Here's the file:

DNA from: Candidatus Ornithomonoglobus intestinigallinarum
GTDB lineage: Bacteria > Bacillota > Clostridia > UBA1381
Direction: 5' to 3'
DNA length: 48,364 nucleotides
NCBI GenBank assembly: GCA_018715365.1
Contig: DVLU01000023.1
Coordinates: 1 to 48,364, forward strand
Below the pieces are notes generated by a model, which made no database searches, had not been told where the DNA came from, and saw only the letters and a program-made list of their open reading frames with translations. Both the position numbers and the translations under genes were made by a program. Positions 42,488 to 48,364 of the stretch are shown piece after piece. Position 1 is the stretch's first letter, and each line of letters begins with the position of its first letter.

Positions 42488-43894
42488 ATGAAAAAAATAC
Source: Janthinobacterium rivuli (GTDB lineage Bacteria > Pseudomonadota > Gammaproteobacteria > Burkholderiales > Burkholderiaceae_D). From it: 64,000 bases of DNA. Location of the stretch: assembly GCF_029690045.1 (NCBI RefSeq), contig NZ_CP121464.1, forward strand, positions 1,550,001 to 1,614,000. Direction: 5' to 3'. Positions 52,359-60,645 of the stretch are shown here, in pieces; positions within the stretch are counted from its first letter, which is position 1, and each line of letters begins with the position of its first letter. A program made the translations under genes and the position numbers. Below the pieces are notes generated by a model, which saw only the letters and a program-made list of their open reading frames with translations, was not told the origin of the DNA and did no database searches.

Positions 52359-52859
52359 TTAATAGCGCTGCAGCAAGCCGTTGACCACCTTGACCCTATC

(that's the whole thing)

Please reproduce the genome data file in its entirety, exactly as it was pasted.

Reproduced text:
DNA from: Candidatus Ornithomonoglobus intestinigallinarum
GTDB lineage: Bacteria > Bacillota > Clostridia > UBA1381
Direction: 5' to 3'
DNA length: 48,364 nucleotides
NCBI GenBank assembly: GCA_018715365.1
Contig: DVLU01000023.1
Coordinates: 1 to 48,364, forward strand
Below the pieces are notes generated by a model, which made no database searches, had not been told where the DNA came from, and saw only the letters and a program-made list of their open reading frames with translations. Both the position numbers and the translations under genes were made by a program. Positions 42,488 to 48,364 of the stretch are shown piece after piece. Position 1 is the stretch's first letter, and each line of letters begins with the position of its first letter.

Positions 42488-43894
42488 ATGAAAAAAATAC
Source: Janthinobacterium rivuli (GTDB lineage Bacteria > Pseudomonadota > Gammaproteobacteria > Burkholderiales > Burkholderiaceae_D). From it: 64,000 bases of DNA. Location of the stretch: assembly GCF_029690045.1 (NCBI RefSeq), contig NZ_CP121464.1, forward strand, positions 1,550,001 to 1,614,000. Direction: 5' to 3'. Positions 52,359-60,645 of the stretch are shown here, in pieces; positions within the stretch are counted from its first letter, which is position 1, and each line of letters begins with the position of its first letter. A program made the translations under genes and the position numbers. Below the pieces are notes generated by a model, which saw only the letters and a program-made list of their open reading frames with translations, was not told the origin of the DNA and did no database searches.

Positions 52359-52859
52359 TTAATAGCGCTGCAGCAAGCCGTTGACCACCTTGACCCTATC